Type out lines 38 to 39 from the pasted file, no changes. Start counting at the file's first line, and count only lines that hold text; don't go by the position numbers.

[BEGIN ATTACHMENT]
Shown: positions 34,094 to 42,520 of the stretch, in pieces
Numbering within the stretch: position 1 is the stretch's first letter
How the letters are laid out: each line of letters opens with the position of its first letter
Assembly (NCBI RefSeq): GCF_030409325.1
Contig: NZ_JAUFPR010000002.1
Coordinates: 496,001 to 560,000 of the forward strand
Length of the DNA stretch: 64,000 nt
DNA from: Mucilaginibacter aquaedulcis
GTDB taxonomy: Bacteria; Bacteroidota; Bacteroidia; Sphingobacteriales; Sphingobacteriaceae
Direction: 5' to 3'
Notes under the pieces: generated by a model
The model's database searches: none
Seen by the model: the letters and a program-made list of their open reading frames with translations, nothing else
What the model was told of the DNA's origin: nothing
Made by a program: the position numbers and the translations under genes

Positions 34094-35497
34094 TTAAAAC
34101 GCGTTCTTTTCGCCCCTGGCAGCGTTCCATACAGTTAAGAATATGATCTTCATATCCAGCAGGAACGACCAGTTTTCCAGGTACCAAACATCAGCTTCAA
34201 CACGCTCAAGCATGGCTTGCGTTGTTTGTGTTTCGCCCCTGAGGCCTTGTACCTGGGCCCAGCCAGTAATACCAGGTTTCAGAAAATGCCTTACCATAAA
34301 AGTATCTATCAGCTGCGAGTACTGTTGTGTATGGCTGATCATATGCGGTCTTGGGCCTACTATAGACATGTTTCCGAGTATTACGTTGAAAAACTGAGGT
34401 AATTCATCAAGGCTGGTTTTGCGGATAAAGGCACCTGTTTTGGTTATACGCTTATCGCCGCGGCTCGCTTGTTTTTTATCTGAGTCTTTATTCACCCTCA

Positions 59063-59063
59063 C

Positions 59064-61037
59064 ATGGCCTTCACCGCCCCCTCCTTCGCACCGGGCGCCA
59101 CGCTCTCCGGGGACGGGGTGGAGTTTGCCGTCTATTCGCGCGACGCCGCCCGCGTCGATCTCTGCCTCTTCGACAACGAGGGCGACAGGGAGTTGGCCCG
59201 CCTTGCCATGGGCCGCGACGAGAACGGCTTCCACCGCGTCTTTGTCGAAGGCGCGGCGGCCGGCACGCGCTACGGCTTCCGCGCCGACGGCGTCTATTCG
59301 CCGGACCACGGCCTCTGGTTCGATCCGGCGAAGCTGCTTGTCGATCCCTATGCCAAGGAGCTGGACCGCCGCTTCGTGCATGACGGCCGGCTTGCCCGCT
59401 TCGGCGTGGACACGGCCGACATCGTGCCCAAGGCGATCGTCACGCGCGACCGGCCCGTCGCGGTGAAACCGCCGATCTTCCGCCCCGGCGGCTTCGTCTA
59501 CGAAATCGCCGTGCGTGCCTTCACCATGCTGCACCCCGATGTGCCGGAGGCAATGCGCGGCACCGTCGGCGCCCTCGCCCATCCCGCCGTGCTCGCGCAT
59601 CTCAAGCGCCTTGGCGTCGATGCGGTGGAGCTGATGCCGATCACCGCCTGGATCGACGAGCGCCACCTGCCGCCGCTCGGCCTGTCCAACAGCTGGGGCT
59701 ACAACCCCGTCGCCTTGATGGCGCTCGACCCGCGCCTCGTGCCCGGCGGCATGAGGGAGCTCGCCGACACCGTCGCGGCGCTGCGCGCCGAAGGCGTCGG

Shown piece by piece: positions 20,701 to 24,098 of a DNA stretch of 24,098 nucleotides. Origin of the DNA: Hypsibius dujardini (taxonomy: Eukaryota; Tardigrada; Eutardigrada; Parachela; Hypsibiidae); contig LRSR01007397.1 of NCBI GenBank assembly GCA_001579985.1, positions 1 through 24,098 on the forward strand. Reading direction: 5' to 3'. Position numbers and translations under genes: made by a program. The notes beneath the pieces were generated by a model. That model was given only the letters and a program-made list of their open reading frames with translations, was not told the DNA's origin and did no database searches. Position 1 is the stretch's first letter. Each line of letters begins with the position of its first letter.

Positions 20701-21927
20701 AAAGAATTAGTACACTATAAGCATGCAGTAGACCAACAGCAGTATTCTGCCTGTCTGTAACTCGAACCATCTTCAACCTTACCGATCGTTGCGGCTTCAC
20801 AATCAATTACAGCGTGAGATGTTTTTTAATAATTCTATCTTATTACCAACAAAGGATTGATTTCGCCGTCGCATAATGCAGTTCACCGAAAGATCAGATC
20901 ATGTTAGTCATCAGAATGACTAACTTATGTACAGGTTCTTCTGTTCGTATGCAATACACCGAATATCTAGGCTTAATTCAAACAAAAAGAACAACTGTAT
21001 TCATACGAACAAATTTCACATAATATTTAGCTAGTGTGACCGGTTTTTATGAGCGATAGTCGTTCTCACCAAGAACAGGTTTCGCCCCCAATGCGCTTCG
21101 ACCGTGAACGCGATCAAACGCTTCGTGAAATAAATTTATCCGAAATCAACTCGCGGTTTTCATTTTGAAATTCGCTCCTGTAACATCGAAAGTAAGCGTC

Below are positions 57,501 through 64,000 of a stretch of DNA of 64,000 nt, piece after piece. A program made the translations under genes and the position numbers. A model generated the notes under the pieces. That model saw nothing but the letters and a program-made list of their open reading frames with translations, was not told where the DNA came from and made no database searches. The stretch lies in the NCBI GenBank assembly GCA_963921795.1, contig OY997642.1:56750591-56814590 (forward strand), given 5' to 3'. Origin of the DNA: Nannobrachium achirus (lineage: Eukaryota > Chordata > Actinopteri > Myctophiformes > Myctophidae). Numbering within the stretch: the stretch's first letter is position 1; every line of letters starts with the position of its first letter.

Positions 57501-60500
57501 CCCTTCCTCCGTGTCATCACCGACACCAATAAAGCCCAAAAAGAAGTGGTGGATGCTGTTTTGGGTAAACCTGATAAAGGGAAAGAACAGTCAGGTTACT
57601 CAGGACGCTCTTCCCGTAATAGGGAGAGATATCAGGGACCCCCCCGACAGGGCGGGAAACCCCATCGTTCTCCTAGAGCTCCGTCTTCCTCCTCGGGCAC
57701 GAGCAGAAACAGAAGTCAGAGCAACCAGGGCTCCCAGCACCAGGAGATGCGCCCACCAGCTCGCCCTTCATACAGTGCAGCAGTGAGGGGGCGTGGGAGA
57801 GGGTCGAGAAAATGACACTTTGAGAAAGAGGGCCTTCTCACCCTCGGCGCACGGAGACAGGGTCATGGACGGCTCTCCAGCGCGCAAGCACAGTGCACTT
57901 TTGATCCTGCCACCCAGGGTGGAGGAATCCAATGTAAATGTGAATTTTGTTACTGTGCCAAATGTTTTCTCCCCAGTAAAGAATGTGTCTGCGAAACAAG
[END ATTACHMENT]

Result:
21001 TCATACGAACAAATTTCACATAATATTTAGCTAGTGTGACCGGTTTTTATGAGCGATAGTCGTTCTCACCAAGAACAGGTTTCGCCCCCAATGCGCTTCG
21101 ACCGTGAACGCGATCAAACGCTTCGTGAAATAAATTTATCCGAAATCAACTCGCGGTTTTCATTTTGAAATTCGCTCCTGTAACATCGAAAGTAAGCGTC